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How to Use GPIO on TorizonCore

 

Article updated at 29 Jul 2020
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Introduction

The Kernel Linux GPIO user space SysFS is deprecated and has been discontinued. It can still be enabled by CONFIG_GPIO_SYSFS but its use is discouraged and will be removed from mainline Linux after 2020. For GPIO access from user space the new char device API must be used.

The new user space API use the /dev/gpiochip devices through ioctl calls to manage GPIOs:

# ls /dev/gpiochip*
/dev/gpiochip0  /dev/gpiochip2  /dev/gpiochip4  /dev/gpiochip6
/dev/gpiochip1  /dev/gpiochip3  /dev/gpiochip5  /dev/gpiochip7

Each entry on the /dev/gpiochip corresponds to a GPIO bank that the operating system has access to.

This article complies to the Typographic Conventions for Torizon Documentation

Prerequisites

Operating System in the Computer on Module:

Optional

To get the most out of this article and test things in practice, we recommend that you clone the torizon-samples repository to your computer:

$ cd ~
$ git clone https://github.com/toradex/torizon-samples.git
$ cd torizon-samples/gpio

Also, to build Container images for ARM architectures make sure to prepare your build environment according to the following article:

Prepare the Hardware

If you want to see things happening, hook up a LED (or a multimeter) and switch (and of course other components to interface with the TTL level from your SoM) to the GPIO pins:

  • Apalis MXM3 pin 3 (Apalis GPIO2): Switch
  • Apalis MXM3 pin 5 (Apalis GPIO3): LED (or a multimeter)

For Colibri and Verdin, we leave it up to you to choose the pins.

Attention: The TTL level for Colibri and Apalis I/O is 3.3V and for Verdin is 1.8V. Do not apply 3.3V signals to Verdin I/O.

GPIO Bank/Lines

To verify the GPIO banks and lines check the datasheet of the module on the section I/O Pins -> Functions List. For example, let's assume we need to access MXM3 X1 pin 5 (Apalis GPIO3) from an Apalis iMX8:

Apalis iMX8 I/O Pins -> Function List

From the datasheet we can see that Apalis MXM3 X1 Pin 5 has the GPIO function on ALT3 accessible at LSIO.GPIO0_IO12. This means we need to access GPIO bank 0 line 12.

Note: This bank and line nomenclature differ slightly depending on the processor family. Apalis iMX6 e.g. starts enumerating GPIO banks with 1, while GPIO banks in Linux always start at 0. That means that GPIO2_IO6 on Apalis iMX6 is GPIO bank 1 line 6 on Linux.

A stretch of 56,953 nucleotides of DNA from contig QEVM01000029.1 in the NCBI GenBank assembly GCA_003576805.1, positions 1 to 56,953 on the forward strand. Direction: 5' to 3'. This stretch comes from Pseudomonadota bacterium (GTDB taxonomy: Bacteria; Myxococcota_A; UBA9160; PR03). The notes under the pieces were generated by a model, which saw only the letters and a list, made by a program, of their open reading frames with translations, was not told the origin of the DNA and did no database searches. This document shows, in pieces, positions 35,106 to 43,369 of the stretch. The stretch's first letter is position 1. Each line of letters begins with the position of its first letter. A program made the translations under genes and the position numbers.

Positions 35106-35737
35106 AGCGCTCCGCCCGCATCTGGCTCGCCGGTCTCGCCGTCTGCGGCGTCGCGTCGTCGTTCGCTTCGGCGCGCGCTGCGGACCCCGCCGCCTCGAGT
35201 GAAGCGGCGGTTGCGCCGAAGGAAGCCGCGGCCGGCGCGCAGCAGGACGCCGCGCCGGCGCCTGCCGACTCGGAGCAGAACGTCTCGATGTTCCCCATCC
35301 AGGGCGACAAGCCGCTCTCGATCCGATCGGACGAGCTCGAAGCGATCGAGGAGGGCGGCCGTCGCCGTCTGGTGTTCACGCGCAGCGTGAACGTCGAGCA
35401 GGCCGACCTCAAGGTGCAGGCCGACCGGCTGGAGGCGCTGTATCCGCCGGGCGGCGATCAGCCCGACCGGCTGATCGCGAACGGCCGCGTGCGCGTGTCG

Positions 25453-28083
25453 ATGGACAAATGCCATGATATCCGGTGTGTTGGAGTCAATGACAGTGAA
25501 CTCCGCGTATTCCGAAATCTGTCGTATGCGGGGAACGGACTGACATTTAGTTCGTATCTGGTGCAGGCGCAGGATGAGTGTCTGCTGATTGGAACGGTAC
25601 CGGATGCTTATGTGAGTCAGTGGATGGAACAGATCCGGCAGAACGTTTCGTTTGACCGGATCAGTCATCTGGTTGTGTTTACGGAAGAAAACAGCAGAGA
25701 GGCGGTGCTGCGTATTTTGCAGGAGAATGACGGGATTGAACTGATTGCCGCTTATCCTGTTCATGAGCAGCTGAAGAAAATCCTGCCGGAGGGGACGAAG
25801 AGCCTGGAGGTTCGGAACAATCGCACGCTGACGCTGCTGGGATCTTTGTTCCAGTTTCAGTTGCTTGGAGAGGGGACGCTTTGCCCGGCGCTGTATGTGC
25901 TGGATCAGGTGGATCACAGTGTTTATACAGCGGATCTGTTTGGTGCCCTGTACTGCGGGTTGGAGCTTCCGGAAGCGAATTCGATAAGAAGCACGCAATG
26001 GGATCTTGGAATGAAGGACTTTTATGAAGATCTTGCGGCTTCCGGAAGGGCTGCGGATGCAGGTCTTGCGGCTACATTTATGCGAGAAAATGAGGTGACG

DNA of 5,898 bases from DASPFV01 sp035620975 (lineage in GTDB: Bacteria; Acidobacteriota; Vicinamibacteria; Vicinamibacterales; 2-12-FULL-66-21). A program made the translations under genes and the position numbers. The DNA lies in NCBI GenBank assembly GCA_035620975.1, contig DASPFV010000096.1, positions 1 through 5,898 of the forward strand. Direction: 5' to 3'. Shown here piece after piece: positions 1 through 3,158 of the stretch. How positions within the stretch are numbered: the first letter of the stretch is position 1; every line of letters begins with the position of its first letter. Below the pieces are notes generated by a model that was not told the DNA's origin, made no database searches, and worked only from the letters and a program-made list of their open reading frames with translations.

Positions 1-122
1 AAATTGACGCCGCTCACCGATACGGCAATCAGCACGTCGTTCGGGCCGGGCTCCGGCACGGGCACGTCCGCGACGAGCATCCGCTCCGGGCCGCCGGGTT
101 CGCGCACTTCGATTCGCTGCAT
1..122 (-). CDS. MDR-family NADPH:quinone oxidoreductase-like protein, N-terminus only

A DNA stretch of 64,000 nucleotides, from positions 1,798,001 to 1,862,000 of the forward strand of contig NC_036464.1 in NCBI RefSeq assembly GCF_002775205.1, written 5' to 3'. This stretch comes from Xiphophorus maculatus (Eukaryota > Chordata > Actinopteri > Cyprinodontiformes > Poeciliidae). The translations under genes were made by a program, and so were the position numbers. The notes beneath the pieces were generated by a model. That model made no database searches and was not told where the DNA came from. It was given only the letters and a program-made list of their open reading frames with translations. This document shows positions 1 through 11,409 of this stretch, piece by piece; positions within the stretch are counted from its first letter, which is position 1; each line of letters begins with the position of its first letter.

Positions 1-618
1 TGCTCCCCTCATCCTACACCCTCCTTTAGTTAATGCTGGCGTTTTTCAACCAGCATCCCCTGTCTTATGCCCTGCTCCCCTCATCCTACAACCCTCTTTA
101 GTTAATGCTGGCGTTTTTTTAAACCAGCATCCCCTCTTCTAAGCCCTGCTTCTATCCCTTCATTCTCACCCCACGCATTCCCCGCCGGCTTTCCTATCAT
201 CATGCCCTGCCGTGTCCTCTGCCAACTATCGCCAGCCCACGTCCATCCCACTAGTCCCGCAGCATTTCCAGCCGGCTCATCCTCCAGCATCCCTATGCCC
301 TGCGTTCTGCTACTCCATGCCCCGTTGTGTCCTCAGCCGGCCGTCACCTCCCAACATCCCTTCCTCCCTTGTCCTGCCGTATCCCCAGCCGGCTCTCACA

Warning: The highlighted function in the datasheet indicates the default function of the given pin. If the GPIO function is not indicated as default, there is a high chance that you will need to define the pins you will be using as GPIO in a custom Device Tree Overlay (DTO). Find further documentation and examples on how to do so here: Device Tree Overlays

libgpiod

libgpiod library encapsulates the ioctl calls and data structures behind a straightforward API.

Additionally, libgpiod project contains a set of command-line tools allowing access from shell scripts. These command-line tools can also be used to replace scripts which used the deprecated sysfs API directly.

Command Line Tools

For getting started with the libgpiod command-line tools let's exemplify some commands. We will use TorizonCore for testing with a pre-built container. We also provide optional instructions for you to re-build the container if you want.

Bring up the Container

Choose your SoM from the tabs below:

The Dockerfile below is built into the image torizonextras/arm64v8-gpiod:

Run the following command on the board terminal to download the image and mount the container for testing:

# docker run --rm -it --device /dev/gpiochip0 torizonextras/arm64v8-gpiod

The Dockerfile below is built into the image torizonextras/arm32v7-gpiod:

Run the following command on the board terminal to download the image and mount the container for testing:

# docker run --rm -it --device /dev/gpiochip0 torizonextras/arm32v7-gpiod

Note that in the docker run command, the argument --device pass the char device from the GPIO bank that will be shared and accessed inside the container. You may specify that argument multiple times if access to different GPIO banks is required. Normally root user is required to access /dev/gpiochip devices. TorizonCore comes with udev rules which allow access for users part of the gpio group. Adding the torizon user to the group allows to also access GPIOs as a user from within the container. Use USER torizon in your Dockerfile if you prefer running the container as non-root user, as exemplified in our sample Dockerfile.